A Measures & Metrics Hierarchy?


This session has been inspired by following the journey of Solar Impulse 2 (SI2), an aeroplane powered only by solar power, as it circumnavigates the globe.

In June this year SI2 flew non-stop 5,663km from Japan to Hawaii. It took 6 days, using only solar power. The pilot sleeping in 20 minute naps, flying above and around weather systems, whilst travelling at around 30 knots, between 4,000 and 30,000 feet in altitude.


SI2 Landing in Hawaii

It sounds remarkable now describing the feat which smashed all solar powered flight records.

What was even more amazing was as the plane flew it transmitted real time data back to the control centre in Monaco, and the information was then published, live and real time, on the internet at solarimpulse.com.

This got me thinking. Firstly, wouldn’t it be amazing if our software testing projects could broadcast live, real-time metrics and measures just like Solar Impulse? And this must be easier for us to do because we are not high over the middle of the Pacific Ocean, linked only by a sat phone?

Images used by kind permission of SolarImpulse.com

Secondly, of the 14 key measures and metrics that were being displayed, some were fundamental flight and safety related. Always good in an aeroplane to know your; altitude, speed, and attitude. Some were flight plan related, in terms of direction and timing. And others were more inspirational, such as a view of the overall world circumnavigation. Not needed on a second by second basis, but giving overall context to the journey.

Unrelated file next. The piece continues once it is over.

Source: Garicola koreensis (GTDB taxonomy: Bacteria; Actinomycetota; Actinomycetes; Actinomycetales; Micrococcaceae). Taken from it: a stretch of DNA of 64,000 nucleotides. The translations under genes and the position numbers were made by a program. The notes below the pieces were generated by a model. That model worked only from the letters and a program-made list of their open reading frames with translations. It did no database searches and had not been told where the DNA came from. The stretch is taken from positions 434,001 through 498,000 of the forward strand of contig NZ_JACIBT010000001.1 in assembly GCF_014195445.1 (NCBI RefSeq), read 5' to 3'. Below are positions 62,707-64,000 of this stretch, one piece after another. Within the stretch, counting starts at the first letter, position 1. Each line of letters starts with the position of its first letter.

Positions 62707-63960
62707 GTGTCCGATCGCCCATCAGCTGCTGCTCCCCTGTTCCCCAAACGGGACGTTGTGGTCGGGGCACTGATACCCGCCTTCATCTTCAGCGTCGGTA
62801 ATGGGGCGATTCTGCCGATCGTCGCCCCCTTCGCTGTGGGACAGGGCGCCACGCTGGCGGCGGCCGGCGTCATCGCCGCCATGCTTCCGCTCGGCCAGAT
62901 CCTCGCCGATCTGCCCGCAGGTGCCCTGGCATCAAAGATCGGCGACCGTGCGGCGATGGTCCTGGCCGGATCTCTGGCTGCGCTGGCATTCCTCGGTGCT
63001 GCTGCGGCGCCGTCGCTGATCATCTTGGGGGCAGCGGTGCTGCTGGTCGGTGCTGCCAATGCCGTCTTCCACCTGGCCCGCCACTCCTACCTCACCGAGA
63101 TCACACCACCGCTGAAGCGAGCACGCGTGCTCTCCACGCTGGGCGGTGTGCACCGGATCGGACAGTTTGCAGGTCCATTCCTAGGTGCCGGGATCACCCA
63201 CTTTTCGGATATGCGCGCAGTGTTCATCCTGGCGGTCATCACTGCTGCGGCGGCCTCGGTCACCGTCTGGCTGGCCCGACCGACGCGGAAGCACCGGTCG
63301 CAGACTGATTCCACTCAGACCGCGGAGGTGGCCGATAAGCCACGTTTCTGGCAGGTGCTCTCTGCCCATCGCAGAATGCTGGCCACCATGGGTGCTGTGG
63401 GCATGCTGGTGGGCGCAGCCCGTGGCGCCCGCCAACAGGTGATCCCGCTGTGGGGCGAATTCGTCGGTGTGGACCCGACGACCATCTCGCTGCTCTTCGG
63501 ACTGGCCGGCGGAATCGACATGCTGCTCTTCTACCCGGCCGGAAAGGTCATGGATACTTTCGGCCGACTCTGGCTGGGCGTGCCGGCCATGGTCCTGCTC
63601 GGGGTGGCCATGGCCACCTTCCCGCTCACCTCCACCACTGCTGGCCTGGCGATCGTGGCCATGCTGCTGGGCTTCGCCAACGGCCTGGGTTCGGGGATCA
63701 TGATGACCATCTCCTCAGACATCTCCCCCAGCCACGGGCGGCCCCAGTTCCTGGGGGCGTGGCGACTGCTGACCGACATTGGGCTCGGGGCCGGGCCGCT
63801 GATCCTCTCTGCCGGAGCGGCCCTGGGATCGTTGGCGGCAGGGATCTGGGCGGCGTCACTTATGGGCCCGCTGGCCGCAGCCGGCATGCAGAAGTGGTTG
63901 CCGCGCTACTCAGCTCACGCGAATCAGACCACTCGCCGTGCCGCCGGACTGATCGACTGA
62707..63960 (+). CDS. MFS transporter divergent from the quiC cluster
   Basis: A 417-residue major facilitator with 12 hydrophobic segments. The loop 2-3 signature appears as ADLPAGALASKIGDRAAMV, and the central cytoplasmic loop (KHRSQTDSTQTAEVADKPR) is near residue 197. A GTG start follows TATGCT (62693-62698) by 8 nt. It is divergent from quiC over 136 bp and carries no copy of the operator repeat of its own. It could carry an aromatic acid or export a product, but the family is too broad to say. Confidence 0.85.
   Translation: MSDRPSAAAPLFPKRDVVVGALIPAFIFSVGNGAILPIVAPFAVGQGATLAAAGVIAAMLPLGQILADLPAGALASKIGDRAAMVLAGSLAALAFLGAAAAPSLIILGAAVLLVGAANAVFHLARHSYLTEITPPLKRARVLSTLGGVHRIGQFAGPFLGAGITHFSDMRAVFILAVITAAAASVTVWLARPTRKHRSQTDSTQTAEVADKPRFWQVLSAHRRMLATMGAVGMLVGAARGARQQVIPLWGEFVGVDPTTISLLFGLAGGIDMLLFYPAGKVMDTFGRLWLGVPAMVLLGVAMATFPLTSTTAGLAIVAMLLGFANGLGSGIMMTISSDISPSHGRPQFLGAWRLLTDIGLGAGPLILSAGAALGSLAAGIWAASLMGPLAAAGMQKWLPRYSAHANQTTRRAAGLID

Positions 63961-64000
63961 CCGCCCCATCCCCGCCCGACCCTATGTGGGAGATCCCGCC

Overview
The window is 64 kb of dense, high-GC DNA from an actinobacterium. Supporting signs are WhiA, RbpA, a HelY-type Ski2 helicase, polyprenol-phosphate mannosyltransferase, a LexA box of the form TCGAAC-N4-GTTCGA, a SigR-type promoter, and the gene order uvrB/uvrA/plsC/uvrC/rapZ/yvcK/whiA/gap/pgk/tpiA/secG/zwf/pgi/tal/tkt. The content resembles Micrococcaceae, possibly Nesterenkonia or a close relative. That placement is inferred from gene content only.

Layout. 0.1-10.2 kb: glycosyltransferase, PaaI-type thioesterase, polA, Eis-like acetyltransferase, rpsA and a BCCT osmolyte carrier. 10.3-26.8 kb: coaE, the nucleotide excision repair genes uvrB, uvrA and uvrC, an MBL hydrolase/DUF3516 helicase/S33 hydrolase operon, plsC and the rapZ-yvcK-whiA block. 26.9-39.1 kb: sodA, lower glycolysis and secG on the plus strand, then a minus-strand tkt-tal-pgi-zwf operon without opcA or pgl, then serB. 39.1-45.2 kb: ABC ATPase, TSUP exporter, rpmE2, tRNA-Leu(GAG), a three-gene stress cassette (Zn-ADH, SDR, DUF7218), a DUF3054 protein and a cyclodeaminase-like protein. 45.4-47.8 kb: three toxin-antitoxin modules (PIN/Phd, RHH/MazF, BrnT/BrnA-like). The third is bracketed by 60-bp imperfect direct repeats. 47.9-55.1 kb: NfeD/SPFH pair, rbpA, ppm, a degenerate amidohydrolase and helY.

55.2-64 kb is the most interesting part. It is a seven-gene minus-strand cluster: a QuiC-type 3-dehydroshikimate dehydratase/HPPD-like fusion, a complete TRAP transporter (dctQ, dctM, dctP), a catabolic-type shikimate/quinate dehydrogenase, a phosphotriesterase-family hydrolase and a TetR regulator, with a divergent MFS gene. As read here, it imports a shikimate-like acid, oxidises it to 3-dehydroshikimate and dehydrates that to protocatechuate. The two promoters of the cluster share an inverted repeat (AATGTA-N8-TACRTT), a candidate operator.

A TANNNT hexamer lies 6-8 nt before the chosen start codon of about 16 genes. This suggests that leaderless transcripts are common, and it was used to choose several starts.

And that was when I had the thought that where we often struggle when producing software testing measures and metrics is that we mix up the safety with the inspirational, the planning with the performance.  Which may be why some people are against measurement, because they are stuck in a loop of safety measurement driven by fear. And others think that measurement and metrics can only be achieved as a complete end-to-end program of works, putting off all but the keenest of measurement disciples.

What software testers may find helpful is a hierarchy of software testing measures and metrics, along the Maslow lines of; Physiological, Safety, Belonging, Esteem, and Self-Actualisation.


Maslow’s hierarchy of needs – Wikipedia

Knowing which measures address which needs on our projects may help save us from; life in the dark with no measures, producing the wrong ones at the wrong time, or being driven by measures and metrics rather than using them as tools to help us test software.

That could give us a new appreciation of what each of our favourite measures and metrics, S-Curve, Bug Count, Velocity, DDP, Coverage, Defect Heat Map, Burn Down Charts, <insert your favourite measure here>, etc., is achieving for us on the Maslow Hierarchy. And maybe an understanding of what each measure or metric we use is actually doing for us, where we may be misusing them, or where we may wish to use them in the future

Of course this may not work. But I think it is better to try and understand what our software testing measures and metrics are doing for us, than to either blindly generate screeds of impenetrable charts and numbers, or worse still, not produce any at all!


 PowerPoint Show    PowerPoint show (6.6mb)

Presented at:

1. UK TMF, London, Oct 2015.

UK TMF Session Outputs:

Below are the output flips from the session and the resultant hierarchy.

PNG  Flip 1     PNG  Flip 2    pdf  Hierarchy